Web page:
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BEAVER MOUNTAIN - While Mother Nature is pushing toward the spring finish line, skiers ranging from young children to 60-somethings enjoyed the last leg of winter at a cross country race in the Bear River Range in northern Utah on Saturday.

Named for the Norse God of skiing, the annual Ullr Chase Nordic Ski Race - featuring 1K, 5K and 40K events - was held at the base of Beaver Mountain, where the bright sun chased away the chill of a cold breeze.

“This race provides a chance to match skill to skill as contestants chase Ullr in his northward retreat,” said Utah State University campus recreation director Kevin Kobe.

The abilities of the skiers were almost as varied as the ages of participants in the annual event sponsored in part by a nonprofit group, Common Ground, which enables people with disabilities to participate in outdoor recreation alongside their peers.

Saturday's 5K race was the latest in a long line of outdoor adventures for Mike Jarrett, a Common Ground client who pedaled 100 miles in a bicycle event last summer and added skate-skiing to his list of skills Saturday.

“I just love being outdoors, seeing nature and the creations in it,” said Jarrett, who has also enjoyed sledding and snowshoeing outings with Common Ground this winter.

Susan Buffler, programs manager for Common Ground, said Jarrett is enthusiastic about all of the athletic activities.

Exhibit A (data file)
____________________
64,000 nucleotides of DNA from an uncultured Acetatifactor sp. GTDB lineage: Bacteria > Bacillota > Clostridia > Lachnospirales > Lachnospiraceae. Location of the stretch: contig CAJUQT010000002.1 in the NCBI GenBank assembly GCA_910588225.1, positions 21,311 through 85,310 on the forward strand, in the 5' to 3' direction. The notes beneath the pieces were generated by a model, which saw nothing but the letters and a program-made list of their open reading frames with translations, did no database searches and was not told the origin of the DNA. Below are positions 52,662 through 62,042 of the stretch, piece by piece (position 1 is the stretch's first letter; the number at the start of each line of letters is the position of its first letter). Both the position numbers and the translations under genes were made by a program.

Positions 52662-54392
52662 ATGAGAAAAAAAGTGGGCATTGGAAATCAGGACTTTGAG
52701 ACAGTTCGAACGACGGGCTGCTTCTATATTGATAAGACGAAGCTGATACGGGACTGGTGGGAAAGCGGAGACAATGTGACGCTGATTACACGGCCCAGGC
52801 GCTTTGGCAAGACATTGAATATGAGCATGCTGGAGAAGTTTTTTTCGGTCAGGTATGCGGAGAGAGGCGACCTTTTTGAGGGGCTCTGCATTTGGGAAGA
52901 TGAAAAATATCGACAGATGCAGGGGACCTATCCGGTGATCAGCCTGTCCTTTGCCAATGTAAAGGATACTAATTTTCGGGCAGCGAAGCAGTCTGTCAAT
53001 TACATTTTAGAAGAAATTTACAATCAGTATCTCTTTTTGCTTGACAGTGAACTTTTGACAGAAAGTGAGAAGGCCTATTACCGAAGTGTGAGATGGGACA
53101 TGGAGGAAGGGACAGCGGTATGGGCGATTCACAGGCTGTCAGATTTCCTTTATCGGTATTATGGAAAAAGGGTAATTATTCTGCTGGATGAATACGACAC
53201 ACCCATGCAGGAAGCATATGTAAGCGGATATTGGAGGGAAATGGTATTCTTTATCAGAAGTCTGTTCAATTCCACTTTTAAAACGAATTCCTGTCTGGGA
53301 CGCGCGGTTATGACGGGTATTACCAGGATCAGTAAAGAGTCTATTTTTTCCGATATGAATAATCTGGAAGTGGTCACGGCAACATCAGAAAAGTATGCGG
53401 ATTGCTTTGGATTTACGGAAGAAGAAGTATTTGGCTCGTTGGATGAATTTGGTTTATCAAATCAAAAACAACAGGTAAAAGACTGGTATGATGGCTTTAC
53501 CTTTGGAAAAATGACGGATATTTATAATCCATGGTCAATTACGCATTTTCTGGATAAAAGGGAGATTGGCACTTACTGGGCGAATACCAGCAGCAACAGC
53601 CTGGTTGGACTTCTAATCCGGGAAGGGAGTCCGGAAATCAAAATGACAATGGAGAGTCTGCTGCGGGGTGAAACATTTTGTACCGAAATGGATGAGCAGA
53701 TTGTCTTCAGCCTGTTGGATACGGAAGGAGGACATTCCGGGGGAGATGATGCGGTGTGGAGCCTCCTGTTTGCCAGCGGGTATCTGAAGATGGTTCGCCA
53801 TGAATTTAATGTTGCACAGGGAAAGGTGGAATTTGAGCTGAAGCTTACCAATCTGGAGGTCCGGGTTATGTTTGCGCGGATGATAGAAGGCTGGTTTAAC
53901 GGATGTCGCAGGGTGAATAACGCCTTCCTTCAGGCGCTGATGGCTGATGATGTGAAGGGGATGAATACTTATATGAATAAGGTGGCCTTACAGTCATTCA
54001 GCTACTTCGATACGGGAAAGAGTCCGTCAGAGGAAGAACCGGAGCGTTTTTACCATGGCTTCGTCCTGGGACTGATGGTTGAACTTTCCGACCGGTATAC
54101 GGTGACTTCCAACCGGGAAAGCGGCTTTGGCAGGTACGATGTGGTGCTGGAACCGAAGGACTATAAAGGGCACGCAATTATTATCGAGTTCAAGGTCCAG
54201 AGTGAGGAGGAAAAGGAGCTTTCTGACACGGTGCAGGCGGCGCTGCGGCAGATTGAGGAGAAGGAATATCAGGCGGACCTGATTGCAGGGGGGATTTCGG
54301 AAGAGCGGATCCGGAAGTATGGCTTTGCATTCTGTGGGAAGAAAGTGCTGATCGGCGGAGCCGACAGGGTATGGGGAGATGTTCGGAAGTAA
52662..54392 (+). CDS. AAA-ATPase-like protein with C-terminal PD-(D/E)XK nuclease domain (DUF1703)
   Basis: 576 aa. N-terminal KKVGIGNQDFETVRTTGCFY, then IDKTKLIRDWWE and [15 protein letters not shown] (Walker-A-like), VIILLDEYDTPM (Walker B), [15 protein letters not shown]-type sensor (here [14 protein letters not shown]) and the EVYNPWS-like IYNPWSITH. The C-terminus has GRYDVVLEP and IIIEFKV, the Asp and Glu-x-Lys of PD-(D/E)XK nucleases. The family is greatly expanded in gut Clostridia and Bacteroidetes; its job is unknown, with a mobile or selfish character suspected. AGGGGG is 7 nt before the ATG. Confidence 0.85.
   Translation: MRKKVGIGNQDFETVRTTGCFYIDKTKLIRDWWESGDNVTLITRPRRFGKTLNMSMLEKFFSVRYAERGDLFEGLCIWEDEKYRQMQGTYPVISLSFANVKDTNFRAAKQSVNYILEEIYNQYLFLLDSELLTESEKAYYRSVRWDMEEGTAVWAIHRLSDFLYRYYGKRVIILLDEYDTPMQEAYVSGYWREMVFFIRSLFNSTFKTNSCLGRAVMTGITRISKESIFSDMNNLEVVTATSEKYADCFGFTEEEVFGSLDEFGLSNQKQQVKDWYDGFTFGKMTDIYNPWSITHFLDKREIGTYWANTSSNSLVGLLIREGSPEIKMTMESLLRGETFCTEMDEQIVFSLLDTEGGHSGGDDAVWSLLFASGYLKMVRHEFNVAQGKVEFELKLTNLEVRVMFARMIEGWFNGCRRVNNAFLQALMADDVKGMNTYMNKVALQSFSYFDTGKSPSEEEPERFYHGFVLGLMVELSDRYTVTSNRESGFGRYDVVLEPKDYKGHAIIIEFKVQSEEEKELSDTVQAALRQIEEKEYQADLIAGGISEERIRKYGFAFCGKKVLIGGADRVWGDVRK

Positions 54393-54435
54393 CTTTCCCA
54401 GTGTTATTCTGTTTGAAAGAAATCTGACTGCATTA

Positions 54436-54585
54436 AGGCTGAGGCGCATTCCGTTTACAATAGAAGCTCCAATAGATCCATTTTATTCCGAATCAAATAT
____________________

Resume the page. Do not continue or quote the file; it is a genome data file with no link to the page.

“He is a volunteer extraordinaire. He loves to get out and play,” Buffler said.

Jarrett was not alone on the new groomed ski trail located just below the Beaver Mountain Ski Area in the Cache National Forest.

Nearly 80 racers skied a cumulative total of more than 2,000 kilometers in the three races.

The event was jointly hosted by Utah State University Campus Recreation and Nordic United, a lately formed group of cross-country fans looking for a permanent terrain to call home, according to Tunde Zsido.

Zsido, who is a Nordic board member and a resident of Logan, glided across the snow on skate-skis, a popular alternative to cross country skis.

Although the devices are “more difficult” to maneuver because they are longer and skinnier than their cousins, 11-year-old Ryan Kobe did all right on her first run ever on skate skis - winning first place in the 1K race Saturday.

“It's cool because they're so fast,” Kobe said. “It's a lot like roller-blading.”